We are up to Part 8 of this series already, and it’s only 2015. In February of that year, YouTube made bold moves that were characterized by complaints to the Federal Trade Commission as “deceiving kids by mixing ads and content without clear delineations,” a situation described for WIRED by Julia Greenberg.
It wasn’t supposed to be like that. What was supposed to happen was that the special app would provide safer and easier access to “family-friendly videos, channels, and educational clips.” Yet somehow, this innocent gateway to safe, uncontroversial children’s programming ended up being perceived by a coalition of 10 consumer groups as a font of unfair and deceptive marketing that targeted children, rather than serving them. Rules, the critics charged, were being violated, and parents were being misled.
The thing is, although the rules for broadcast television were pretty strict, the internet was a different matter altogether. By its very nature, advertising over the World Wide Web is much more mutable and inconsistent, so it is not so easy to make rules that stick. A discrete, established channel like Nickelodeon was not allowed to have its programs write the commercials, or let show hosts peddle the merch, and the amount of advertising per hour was limited. But YouTube was the Wild West.
In July of that year, several “marketing icons” including Ronald McDonald, the Trix Rabbit and Sour Patch Kids were named as contributors to the childhood obesity epidemic. For PBS, Laura Strum explained the implications of a new study:
The investigation pooled data from 29 randomized trials involving 6,000 children to examine how exposure to marketing for high-calorie and sugary foods […] increased a child’s short-term desire for these items. The study found that kids consumed 30 more calories when exposed to just four minutes of junk food advertising relative to control groups.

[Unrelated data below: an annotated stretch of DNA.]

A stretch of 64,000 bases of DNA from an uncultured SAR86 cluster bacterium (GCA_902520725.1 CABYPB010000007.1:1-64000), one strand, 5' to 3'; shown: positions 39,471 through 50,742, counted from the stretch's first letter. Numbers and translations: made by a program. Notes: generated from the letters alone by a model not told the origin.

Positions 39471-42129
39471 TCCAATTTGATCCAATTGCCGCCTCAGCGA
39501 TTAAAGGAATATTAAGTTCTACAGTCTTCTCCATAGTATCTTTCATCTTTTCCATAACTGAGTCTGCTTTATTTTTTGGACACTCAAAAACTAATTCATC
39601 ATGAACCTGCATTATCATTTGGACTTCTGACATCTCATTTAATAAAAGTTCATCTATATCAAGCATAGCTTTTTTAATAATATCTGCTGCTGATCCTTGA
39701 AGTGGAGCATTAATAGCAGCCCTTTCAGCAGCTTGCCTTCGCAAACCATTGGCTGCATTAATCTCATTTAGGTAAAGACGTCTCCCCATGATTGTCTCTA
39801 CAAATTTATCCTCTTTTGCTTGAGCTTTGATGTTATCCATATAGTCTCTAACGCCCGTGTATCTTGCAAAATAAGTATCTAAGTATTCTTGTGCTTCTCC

McMaster University’s Dr. Bradley Johnston opined, “If we were to ban TV ads for bad fats, sugars and salts we could potentially reduce [the rates of] overweight and obese [children] by 15 and 2.5 percent respectively.”
Incapable of distinctions
But YouTube was able to get away with a bunch of techniques that watchdog groups considered underhanded, like letting popular hosts or beloved characters double as salespersons and being insufficiently obvious about what was advertising versus what was programming. YouTube was pulling off an unacceptable amount of boundary obfuscation. Greenberg wrote,
We adults see sponsored stories right next to news… On YouTube, Instagram, and Pinterest we follow people who tout clothes or play with gadgets they’ve been given by sponsors. For adults, the failure to clean up the mix between ads and content doesn’t seem so pressing.
In the opinion of the FCC, because children do not yet have the necessary cognitive skills in place, they are unable to tell the difference between entertainment and advertising, so expecting them to make such fine distinctions is unacceptable.
But although the FCC has jurisdiction over TV, its powers were not considered broad enough to get the job done on the internet, so the FTC with its more comprehensive muscle was asked to step in like the new sheriff in town and clean the place up. YouTube, of course, denied all guilt. Its staunch self-defense included an ostensibly righteous repudiation of classist snobbery. It communicated,
We worked with numerous partners and child advocacy groups when developing YouTube Kids… While we are always open to feedback on ways to improve the app, we were not contacted directly by the signers of this letter and strongly disagree with their contentions, including the suggestion that no free, ad-supported experience for kids will ever be acceptable. We disagree and think that great content shouldn’t be reserved for only those families who can afford it.
Your responses and feedback are welcome!
Source: “Exposing the Murky World of Online Ads Aimed at Kids,” WIRED.com, 04/07/15
Source: “Silly rabbit! Junk food ads contribute to childhood obesity, study says,” PBS.org, 07/05/16
Image by erenkumcuoglu/CC BY-ND 2.0 DEED